On the whole, Death Line is one of the better mysteries I've read. I plan to look into the rest of the series when I get the chance.

Hide and Read
(Review copy provided by the author) ( )
  hideandread | Sep 11, 2011 |
Geraldine Evans has recently re-released her Rafferty and Llewellyn Mystery series in ebook format after it has enjoyed a fourteen book publication run with Macmillan and Severn House in the UK in the early 2000's.
Death Line is the third in the British police procedural series that teams the dynamic DI Joe Rafferty with the straight laced Sergeant Dafyd Llewellyn who are investigating the murder of Jasper Moon, a celebrity 'seer to the stars'. Found dead in his office with a crushed skull, the flamboyant man has his share of admirers and enemies and the pair must determine who is responsible for his violent death.
This is a skillfully plotted mystery with no shortage of suspects. Evans creates a cast of authentic characters whose flaws put them each in the frame as suspects. Rafferty and Llewellyn investigate the leads methodically, but even as they eliminate a suspect doubt lingers, and it is not until the very end that the murderer is identified. There are surprising twists that keep the reader guessing every step of the way.
Rafferty is a likeable character, intelligent and committed to his job he has an irreverent sense of humour and enjoys sparring lightly with the sedate Llewellyn. Their partnership works well, though in this book at least, Rafferty is definitely in control.
There is an added depth to the story as prejudice is explored and confronted. Rafferty has to reconsider his preconceived notions of Moon as an egocentric, eccentric homosexual as he investigates the man's past. He is very nearly diverted by his bias and it's satisfying to have Rafferty recognise his flaws.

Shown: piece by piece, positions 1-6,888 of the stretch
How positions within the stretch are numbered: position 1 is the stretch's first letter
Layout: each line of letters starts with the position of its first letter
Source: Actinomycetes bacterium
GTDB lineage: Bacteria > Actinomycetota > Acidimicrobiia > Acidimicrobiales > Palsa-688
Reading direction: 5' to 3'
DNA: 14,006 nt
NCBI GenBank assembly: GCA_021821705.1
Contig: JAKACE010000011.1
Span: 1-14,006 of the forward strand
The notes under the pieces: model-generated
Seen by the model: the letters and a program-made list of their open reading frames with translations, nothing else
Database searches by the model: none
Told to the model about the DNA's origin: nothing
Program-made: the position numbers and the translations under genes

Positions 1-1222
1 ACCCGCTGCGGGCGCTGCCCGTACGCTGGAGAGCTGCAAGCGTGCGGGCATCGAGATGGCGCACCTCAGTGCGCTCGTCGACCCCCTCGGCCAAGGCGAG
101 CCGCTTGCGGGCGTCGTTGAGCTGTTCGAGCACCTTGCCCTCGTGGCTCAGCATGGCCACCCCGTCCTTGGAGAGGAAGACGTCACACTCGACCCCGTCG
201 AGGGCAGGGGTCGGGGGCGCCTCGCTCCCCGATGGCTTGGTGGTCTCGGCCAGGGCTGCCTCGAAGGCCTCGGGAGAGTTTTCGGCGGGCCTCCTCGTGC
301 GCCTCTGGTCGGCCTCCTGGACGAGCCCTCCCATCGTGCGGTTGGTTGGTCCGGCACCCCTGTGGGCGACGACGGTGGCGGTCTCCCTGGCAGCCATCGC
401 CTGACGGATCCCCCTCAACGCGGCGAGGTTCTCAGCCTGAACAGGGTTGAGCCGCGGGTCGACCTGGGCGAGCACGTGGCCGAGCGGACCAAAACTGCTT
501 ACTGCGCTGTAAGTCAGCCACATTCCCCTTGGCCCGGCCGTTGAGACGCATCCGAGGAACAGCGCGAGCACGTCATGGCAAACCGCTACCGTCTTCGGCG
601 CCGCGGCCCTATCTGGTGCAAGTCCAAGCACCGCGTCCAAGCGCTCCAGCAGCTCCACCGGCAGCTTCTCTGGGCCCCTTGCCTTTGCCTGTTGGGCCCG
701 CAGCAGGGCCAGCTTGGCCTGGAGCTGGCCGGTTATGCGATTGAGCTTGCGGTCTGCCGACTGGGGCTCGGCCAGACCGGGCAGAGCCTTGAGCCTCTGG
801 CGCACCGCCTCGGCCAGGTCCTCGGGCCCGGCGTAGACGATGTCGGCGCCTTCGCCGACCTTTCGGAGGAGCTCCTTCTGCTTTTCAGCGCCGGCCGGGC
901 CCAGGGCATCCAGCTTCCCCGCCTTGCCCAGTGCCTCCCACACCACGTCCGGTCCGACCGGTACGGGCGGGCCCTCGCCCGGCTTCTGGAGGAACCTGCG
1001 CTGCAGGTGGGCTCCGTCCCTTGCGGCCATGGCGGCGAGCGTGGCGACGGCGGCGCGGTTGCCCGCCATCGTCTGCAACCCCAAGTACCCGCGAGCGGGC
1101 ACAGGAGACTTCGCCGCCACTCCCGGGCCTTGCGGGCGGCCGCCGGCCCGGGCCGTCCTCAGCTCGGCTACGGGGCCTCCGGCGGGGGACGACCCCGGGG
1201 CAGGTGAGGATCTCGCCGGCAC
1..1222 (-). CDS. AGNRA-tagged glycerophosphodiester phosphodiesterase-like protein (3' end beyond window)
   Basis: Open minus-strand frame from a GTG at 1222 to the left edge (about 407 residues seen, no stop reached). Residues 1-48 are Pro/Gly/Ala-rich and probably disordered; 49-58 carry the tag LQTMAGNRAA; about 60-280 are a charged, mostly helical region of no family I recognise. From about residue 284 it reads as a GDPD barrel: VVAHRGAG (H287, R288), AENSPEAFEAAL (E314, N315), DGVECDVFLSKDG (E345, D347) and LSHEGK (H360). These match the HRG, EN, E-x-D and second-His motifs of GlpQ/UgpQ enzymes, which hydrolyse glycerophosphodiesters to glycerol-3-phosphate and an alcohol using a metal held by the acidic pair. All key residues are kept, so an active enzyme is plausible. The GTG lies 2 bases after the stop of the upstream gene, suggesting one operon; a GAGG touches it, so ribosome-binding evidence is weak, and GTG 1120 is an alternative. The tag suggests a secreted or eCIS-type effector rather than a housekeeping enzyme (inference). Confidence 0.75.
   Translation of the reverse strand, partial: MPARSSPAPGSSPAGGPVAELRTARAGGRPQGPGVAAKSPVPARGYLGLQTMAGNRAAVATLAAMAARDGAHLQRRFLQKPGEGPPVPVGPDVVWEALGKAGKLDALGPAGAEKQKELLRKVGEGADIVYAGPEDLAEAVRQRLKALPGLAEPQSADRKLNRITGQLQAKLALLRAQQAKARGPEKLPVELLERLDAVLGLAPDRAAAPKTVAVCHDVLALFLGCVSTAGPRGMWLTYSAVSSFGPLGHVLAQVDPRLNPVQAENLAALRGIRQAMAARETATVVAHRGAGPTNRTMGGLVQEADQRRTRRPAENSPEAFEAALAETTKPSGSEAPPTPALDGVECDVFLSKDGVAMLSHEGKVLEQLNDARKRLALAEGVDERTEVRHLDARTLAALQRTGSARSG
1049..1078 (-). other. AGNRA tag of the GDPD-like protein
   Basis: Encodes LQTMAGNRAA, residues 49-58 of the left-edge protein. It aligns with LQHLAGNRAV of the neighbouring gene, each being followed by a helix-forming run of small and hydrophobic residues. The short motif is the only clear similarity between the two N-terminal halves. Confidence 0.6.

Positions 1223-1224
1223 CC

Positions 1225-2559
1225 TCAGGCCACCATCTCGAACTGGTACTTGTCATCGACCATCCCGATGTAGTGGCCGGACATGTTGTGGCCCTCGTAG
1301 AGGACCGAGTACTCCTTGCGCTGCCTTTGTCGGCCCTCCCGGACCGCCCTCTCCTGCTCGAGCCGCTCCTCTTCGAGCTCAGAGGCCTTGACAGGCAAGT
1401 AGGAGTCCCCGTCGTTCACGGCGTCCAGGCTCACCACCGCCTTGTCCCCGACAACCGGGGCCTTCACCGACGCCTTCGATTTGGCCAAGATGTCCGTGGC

From the first page I found Evan's writing style comfortable and engaging. Death Line is a clever and entertaining police procedural mystery that I really enjoyed. A quick search of my local library revealed several of the Rafferty and Llewellyn mysteries on the shelves and I plan to pick up a few on my next visit. ( )
  shelleyraec | Aug 26, 2011 |
Article first published as Book Review:Death Line by Geraldine Evans on Blogcritics.

For a man known for his ability to read the future, Jasper Moon was totally unprepared for his own death. Killed with a blunt instrument, his own crystal ball, his death brings up more questions than answers. For Inspector Rafferty and Sergeant Llewellyn nothing about the case is what it seems.

As they begin their investigation looking for answers, they find possible suspects at every turn. There is the erstwhile partner, never fully appreciated, Edwin Astell. There is his lovely yet fragile wife, Sarah, who did not like Moon in the very least. Then there is Virginia Campbell one of the staff members, who also has offices on the premises. Mrs. Mercedes Moreno and Ellen Hadleigh round out the cast of characters with possible motive. When Rafferty finds that money is missing, the pool of suspects increases. As Rafferty and Llewellyn discover that Moon is not their victims real name they find themselves looking outside the internal cast to those that may have other issues with Jasper Moon. Just who is Jasper Moon?